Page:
In my earlier articles, we had setup Kubernetes Cluster on multiple environments using different tools and utilities. This time we are going to look into a complete guide to setup Kubernetes Cluster on EC2 Instance using Kops utility. Before starting to setup Kubernetes cluster, it is important to understand more about Kops utility that we are going to use here. Kops also known as Kubernetes Operations is a tool to manage Kubernetes Clusters in the Cloud. It will not only help you create, destroy, upgrade and maintain production-grade, highly available, Kubernetes cluster, but it will also provision the necessary cloud infrastructure.
Setup Kubernetes Cluster on EC2 Instance Using Kops
Step 1 : Create an EC2 Instance
We first will create an EC2 instance on which we will create and setup our cluster.
- Login to
- Switch to
‘Ubuntu’image which we will use for this tutorial as shown below.
- Create a tag for the instance(It’s a key value pair).
- Next, create a new security group as shown below. We need to open few ports to make Kubernetes setup work on EC2 instance. I have named the security group as
“K8S-security-group”as shown below
- Once everything is done, Click on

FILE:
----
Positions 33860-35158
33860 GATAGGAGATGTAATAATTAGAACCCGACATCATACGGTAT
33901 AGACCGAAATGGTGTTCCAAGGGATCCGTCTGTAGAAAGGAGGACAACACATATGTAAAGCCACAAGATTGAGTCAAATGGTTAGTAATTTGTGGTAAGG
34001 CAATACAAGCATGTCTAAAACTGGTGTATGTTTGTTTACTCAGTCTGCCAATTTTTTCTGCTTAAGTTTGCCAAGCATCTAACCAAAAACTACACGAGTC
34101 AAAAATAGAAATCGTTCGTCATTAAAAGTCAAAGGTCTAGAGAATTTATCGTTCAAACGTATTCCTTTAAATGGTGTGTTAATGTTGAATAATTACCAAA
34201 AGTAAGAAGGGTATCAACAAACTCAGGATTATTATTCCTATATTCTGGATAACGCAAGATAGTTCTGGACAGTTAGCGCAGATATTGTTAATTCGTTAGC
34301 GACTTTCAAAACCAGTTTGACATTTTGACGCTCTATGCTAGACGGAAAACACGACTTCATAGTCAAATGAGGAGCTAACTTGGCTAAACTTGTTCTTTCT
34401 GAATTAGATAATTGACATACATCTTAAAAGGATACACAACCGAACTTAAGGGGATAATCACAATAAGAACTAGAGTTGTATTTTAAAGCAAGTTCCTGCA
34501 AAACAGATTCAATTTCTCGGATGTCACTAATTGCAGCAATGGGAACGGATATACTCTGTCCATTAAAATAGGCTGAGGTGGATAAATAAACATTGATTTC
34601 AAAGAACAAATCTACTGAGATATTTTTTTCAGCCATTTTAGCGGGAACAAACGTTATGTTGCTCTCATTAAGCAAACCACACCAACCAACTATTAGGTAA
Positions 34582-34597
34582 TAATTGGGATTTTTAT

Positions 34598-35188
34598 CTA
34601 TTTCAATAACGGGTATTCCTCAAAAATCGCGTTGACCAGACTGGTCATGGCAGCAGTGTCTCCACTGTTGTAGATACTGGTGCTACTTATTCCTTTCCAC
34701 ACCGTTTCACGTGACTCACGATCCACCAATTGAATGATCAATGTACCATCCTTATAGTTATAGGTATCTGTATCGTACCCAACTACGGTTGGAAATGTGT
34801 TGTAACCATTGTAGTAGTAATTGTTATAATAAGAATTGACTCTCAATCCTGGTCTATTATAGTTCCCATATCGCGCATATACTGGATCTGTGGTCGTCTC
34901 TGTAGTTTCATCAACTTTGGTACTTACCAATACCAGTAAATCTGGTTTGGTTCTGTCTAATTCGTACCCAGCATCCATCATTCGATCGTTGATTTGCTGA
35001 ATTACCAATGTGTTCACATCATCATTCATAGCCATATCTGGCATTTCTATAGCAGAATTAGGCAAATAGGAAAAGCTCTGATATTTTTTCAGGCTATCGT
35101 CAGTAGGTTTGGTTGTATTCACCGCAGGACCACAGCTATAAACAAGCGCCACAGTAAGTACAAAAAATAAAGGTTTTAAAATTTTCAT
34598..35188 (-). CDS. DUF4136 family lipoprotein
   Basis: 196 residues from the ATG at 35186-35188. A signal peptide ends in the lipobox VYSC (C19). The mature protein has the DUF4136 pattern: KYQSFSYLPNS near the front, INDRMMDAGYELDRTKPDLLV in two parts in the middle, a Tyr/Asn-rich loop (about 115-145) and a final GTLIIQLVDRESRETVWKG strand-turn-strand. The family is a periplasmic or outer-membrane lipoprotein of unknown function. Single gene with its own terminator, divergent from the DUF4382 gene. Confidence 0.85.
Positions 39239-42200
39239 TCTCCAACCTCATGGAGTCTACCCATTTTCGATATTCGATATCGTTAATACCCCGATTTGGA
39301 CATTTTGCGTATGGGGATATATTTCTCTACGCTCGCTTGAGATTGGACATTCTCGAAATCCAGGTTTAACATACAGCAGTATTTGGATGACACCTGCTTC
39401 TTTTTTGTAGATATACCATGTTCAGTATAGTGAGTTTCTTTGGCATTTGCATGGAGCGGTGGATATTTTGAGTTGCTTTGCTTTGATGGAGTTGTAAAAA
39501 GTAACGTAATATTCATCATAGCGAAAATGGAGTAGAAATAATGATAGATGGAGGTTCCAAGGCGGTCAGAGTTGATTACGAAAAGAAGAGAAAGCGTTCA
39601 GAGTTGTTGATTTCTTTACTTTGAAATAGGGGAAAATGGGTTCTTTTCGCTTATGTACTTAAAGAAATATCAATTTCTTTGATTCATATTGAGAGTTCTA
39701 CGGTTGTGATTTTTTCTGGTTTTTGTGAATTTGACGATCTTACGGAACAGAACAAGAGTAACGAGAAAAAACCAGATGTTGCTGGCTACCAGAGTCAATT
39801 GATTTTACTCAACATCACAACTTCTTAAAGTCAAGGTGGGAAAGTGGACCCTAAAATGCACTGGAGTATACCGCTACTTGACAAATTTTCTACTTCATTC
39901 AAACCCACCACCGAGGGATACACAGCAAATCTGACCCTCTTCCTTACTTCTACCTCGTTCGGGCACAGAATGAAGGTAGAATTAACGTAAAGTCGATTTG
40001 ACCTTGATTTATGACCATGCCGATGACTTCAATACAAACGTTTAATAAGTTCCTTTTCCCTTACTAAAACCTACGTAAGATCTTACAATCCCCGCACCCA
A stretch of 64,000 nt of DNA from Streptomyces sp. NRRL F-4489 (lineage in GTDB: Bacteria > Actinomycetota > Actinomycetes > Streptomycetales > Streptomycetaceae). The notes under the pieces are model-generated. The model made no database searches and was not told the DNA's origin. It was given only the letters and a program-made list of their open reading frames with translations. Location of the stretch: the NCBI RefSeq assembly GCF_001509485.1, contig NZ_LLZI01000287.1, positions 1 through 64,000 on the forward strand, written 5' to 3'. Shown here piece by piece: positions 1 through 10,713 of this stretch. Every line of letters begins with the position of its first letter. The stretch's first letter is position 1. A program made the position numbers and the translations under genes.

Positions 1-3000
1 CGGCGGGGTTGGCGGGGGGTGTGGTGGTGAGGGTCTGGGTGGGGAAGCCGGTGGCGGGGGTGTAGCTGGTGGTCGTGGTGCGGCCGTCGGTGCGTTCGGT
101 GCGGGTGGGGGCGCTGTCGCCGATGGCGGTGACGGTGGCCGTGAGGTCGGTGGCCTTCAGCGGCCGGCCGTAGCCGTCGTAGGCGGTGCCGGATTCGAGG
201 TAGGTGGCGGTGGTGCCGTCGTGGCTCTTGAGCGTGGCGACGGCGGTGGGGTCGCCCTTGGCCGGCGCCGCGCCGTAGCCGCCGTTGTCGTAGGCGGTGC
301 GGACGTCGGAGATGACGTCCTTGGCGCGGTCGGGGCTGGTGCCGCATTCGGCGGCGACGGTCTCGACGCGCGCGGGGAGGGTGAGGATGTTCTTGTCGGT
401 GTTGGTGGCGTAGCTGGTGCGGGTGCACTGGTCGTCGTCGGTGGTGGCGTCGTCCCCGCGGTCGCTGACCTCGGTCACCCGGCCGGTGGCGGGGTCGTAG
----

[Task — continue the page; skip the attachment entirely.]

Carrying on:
"Review and Launch"and then on
- During the launch, we may see a pop up to create a key-pair if we don't have an existing one. We can create it as shown below post which we can launch the instance.
- Instance is now created successfully as shown below.
Now, we have to connect to the instance in order to perform the next step. We can connect using any SSH client (I am using Putty ). It should login using instance private IP as shown below.
Step 2: Install AWSCLI
We need to install and configure AWS CI on the instance to execute AWS commands. It will be required later on to interact with the Kubernetes cluster.
a) First, become root
'sudo su –'
root@ip-172-31-24-136:~# sudo apt-get update
b) To download the
awscli zip file.
root@ip-172-31-24-136:~# curl "https://awscli.amazonaws.com/awscli-exe-linux-x86_64.zip" -o "awscliv2.zip"
c) To unzip the
root@ip-172-31-24-136:~# unzip awscliv2.zip
d) To install the
root@ip-172-31-24-136:~# sudo ./aws/install
Once this is done, you should be able to check the version of aws cli installed on the instance.
root@ip-172-31-24-136:~# aws --version aws-cli/2.2.26 Python/3.8.8 Linux/5.4.0-1045-aws exe/x86_64.ubuntu.20 prompt/off
Step 3: Install Kubectl